Editor’s Note: This is the first in a series of articles on the emergency service system in Teller County and parts of Park County.
ATV accidents, injured hikers, falls of people, older residents reporting symptoms of stroke or heart attack, calls to the 911 dispatcher activate emergency medical services in Teller County and beyond.
A refined machine with multiple moving parts, the EMS is a collaboration of dispatchers, volunteers, healthcare workers, helicopter services, hospital staff and medical directors Jeremy DeWall and Timothy Hurtado.
Recently, Teller County Commissioners Bob Campbell, Erik Stone and Dan Williams took an active role with the EMS board and called for an update to the board’s bylaws.
The intention is to improve communications and services between agencies within the board.
“A lot of our residents are older so they will need services,” said Williams. “More and more people are building on non-building land in isolated areas with fire protection and EMS challenges as well. “
Yet three regional transportation agencies are up to the challenge: Southern Park County Fire and EMS, Southwest Teller County EMS, and Ute Pass Regional Health Service District.
“We are traveling 324 miles to include Florissant, Cripple Creek and Victor,” said Eric Murray, executive director of Southwest Teller County EMS.
From Guffey, under the direction of Chief Eugene Farmer, the ambulance team with Southern Park County Fire and EMS travels 240 miles. “With Southwest Teller, we are called often to go to Fremont County, to High Park Road, and we are a backup for the Four Mile and this area,” Farmer said.
Last week, Farmer’s team transported an injured cyclist to St. Thomas More Hospital in Cañon City. The cyclist was one of 45 participants in the Great American Bicycle Ride from Coast to Coast.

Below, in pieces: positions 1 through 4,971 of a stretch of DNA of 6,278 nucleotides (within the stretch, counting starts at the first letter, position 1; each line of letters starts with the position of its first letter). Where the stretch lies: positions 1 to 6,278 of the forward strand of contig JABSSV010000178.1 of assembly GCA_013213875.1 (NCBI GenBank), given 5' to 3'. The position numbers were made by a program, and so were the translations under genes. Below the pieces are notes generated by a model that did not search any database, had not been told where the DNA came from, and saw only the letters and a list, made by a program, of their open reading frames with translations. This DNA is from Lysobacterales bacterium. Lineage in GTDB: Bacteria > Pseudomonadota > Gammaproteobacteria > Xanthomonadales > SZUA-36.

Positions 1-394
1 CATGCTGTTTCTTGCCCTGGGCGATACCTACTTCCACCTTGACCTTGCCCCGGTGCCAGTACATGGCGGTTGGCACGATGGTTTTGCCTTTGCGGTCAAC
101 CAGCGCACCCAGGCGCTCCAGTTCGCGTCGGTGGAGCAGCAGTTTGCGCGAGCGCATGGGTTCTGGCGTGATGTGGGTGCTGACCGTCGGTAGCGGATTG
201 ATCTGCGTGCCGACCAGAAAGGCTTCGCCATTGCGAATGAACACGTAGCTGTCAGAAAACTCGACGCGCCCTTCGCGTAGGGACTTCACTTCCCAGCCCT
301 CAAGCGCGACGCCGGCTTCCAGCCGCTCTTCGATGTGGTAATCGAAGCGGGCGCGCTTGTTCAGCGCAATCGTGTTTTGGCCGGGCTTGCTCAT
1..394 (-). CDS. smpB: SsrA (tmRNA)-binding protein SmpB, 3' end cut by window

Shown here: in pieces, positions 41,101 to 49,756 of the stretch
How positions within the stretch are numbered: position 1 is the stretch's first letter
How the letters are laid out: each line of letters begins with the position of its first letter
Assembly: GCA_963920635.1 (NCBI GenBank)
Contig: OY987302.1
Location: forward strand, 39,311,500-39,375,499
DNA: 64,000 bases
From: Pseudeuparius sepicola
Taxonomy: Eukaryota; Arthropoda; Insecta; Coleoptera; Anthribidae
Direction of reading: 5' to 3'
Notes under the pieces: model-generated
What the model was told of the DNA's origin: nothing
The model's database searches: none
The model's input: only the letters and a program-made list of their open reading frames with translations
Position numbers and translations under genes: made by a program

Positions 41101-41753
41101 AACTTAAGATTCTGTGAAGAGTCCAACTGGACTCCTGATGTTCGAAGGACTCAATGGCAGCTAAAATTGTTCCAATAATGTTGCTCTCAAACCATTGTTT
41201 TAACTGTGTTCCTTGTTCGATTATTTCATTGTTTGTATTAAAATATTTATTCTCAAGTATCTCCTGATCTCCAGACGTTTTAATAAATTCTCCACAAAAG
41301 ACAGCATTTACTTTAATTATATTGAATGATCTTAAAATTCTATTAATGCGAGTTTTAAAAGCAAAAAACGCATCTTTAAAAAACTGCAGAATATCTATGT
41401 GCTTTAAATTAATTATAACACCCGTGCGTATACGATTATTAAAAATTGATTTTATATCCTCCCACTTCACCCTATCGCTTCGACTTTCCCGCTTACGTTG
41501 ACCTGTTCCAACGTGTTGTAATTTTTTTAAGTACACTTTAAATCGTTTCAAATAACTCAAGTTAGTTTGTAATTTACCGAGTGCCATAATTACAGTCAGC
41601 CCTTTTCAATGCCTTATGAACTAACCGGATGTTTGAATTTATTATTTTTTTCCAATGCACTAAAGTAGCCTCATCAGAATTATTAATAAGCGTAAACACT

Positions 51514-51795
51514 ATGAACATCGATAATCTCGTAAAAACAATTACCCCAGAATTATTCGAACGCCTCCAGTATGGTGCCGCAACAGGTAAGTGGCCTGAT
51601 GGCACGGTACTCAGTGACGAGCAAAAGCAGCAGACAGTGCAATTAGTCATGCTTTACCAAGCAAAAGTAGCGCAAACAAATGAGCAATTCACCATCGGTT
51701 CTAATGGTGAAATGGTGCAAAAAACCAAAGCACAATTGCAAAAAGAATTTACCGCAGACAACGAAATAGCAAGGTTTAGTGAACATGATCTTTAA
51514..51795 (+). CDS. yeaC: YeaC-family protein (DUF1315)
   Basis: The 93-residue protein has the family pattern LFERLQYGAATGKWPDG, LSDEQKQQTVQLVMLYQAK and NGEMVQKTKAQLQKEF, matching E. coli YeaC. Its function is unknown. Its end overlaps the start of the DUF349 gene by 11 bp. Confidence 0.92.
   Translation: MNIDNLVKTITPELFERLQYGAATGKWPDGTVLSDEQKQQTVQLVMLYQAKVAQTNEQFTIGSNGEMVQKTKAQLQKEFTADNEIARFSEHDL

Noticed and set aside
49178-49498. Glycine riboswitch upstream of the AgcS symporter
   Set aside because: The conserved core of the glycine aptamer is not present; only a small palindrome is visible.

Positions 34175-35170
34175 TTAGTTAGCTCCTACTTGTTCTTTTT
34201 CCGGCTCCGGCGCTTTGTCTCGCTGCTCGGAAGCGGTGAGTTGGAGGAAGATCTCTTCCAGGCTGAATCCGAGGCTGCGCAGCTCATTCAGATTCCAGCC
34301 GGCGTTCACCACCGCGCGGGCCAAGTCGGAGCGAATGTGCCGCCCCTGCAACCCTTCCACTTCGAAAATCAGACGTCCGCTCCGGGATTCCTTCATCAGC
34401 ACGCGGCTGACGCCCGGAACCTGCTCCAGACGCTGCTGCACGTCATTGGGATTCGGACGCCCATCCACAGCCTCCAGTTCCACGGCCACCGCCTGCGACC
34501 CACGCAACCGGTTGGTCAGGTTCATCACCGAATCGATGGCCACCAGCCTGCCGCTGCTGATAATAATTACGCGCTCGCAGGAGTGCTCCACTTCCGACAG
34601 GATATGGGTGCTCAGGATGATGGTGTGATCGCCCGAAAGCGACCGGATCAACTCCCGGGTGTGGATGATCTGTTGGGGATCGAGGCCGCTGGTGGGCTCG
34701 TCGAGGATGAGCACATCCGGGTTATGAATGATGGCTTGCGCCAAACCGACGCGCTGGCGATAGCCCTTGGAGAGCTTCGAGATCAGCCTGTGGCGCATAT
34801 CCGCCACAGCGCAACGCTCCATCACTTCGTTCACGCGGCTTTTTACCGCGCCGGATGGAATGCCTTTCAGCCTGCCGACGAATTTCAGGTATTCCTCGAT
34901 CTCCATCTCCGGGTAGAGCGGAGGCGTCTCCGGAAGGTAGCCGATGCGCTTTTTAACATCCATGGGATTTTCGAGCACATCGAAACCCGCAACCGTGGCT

Due to Guffey’s remote location in Park County, the crews go above and beyond the call of duty. Two years ago, for example, Farmer and his paramedics transported a caller from his home to the hospital in Cañon City.
“One of our firefighters drove the car to the hospital so he had a way home,” Farmer said. “It’s common here. People don’t want to go to the hospital because they are afraid of going home.
Emergency medical technicians and paramedics from Murray’s and Farmer’s crews regularly respond to Paradise Cove, a popular swimming spot in Guffey. “People there will jump 50 feet off a cliff into shallow water,” Murray said. “This generates a lot of calls for him (Farmer), and we will respond if they need advanced life support.”
The Ute Pass Regional Health Services District covers 804 miles to include the Cripple Creek-Victor School District area, in addition to Woodland Park, Divide, and Florissant. “We’re also going into Park County, including Lake George and north into Douglas County in the West Creek area,” said Tim Dienst, district executive director.
The neighborhood has two stations, at Woodland Park and Florissant.
If needed, teams will assist with emergencies at Green Mountain Falls and Chipita Park, which are in neighboring El Paso County.
In addition to responding to medical emergencies, Dienst led the launch of the mental health assessment program for callers with mental health or substance abuse crisis.
“So we bypass the emergency room and take them to a crisis stability unit, drug rehabilitation center or inpatient mental health facility,” Dienst said.
Led by James McLaughlin, the program treats patients upon arrival on site. “We believe that so far we have saved the healthcare system up to $ 3 million because we are treating patients at the right time in the right place for the right reasons,” said Dienst.
For Murray at Southwest, the program is a lifeline. “We don’t have enough call volume to have a program ourselves to fund this,” he said. “So we transfer a patient with mental health issues to them and they transport the patient to the right facilities. “
For patients who were reluctant to come to hospital during last year’s pandemic, Dienst and his team have started a telehealth program. “We brought them the services, where they could see an emergency doctor with a follow-up appointment,” Dienst said. “It was a direct result of COVID. “
Over the next few weeks, The Courier will feature more stories about the people who make up the emergency services system in Teller and Park counties.